In finding that the District Court erred in granting the motion for summary judgment, the Court of Appeals reached several notable conclusions. First, the Court found that an average age difference of less than ten years between the plaintiff and the replacement is presumptively insubstantial and does not support a claim for age discrimination. The Court held, however, that this does not preclude a plaintiff who is less than ten years older than his or her replacement to produce evidence that rebuts the presumption and demonstrates that the employer considered his or her age to be significant.
The Ninth Circuit Court then explained that in opposition to DHS’s Motion for Summary Judgment, France produced “direct” and “circumstantial” evidence. Direct evidence consists of statements by persons involved in the decision-making process that directly reflect the alleged discriminatory attitude. Circumstantial evidence includes stray remarks not directly tied to the decision-making process but nonetheless relevant. The Court indicated, without expressly ruling, that, Gilbert’s remarks about his preference for “young, dynamic agents” to staff the GS-15 positions were likely direct evidence. The Court also ruled that France presented circumstantial evidence consisting of Gilbert’s repeated retirement discussions, which demonstrated Gilbert’s bias in his decision-making process. The Court emphasized that the District Court had to “cumulatively” consider the direct and circumstantial evidence together. The Court concluded that the totality of the evidence presented by France was sufficient to defeat DHS’s motion for summary judgment and send the case to the jury.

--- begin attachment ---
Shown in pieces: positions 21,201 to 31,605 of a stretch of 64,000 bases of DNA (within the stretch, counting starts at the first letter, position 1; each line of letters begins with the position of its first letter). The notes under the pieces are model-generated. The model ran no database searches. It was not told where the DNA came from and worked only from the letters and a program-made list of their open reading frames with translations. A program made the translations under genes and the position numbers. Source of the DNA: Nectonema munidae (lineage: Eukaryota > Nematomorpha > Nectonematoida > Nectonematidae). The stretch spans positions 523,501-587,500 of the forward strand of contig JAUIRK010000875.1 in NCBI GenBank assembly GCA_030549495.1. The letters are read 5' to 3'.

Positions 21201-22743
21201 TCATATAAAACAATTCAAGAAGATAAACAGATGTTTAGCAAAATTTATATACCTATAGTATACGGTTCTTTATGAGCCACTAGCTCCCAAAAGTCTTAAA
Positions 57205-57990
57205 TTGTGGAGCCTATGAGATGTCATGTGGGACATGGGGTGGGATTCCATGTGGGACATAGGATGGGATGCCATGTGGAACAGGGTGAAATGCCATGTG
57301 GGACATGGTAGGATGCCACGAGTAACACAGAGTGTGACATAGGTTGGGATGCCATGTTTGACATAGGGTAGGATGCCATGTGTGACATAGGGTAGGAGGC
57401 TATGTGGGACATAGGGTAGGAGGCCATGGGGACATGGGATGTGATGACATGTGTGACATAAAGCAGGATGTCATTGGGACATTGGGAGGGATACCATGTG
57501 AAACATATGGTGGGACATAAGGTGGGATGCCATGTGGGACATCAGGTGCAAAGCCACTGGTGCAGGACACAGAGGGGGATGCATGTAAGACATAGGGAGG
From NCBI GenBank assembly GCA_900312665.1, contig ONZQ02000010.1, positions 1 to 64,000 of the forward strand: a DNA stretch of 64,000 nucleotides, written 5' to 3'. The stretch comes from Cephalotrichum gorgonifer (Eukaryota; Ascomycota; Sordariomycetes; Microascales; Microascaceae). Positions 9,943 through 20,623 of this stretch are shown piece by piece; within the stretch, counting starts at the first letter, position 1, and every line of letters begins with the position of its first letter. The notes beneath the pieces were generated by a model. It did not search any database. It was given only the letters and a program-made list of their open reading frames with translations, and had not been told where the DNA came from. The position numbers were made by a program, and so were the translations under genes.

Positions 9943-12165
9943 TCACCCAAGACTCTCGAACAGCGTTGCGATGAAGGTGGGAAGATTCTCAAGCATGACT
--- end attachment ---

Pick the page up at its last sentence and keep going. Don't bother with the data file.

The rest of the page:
Employers frequently speak with employees about their retirement options. The France decision is a lesson to employers to tread lightly when broaching the subject of retirement with employees over the age of 40. The Court remarked that standing alone Gilbert’s remark about his preference for “young dynamic agents” would be “thin support to create a genuine dispute of material fact.” In combination with Gilbert’s repeated retirement discussions, however, the Court found the evidence sufficient to defeat the motion for summary judgment.
Therefore, where retirement is voluntary, supervisors and managers should be wary of “nudging” senior employees to retire. Rather, employers should limit their inquiries to asking employees about their retirement plans. Employers can also inform their employees about their retirement options. Managers and supervisors, however, should generally curb discussions regarding voluntary retirement with employees who have expressed their disinterest in retirement.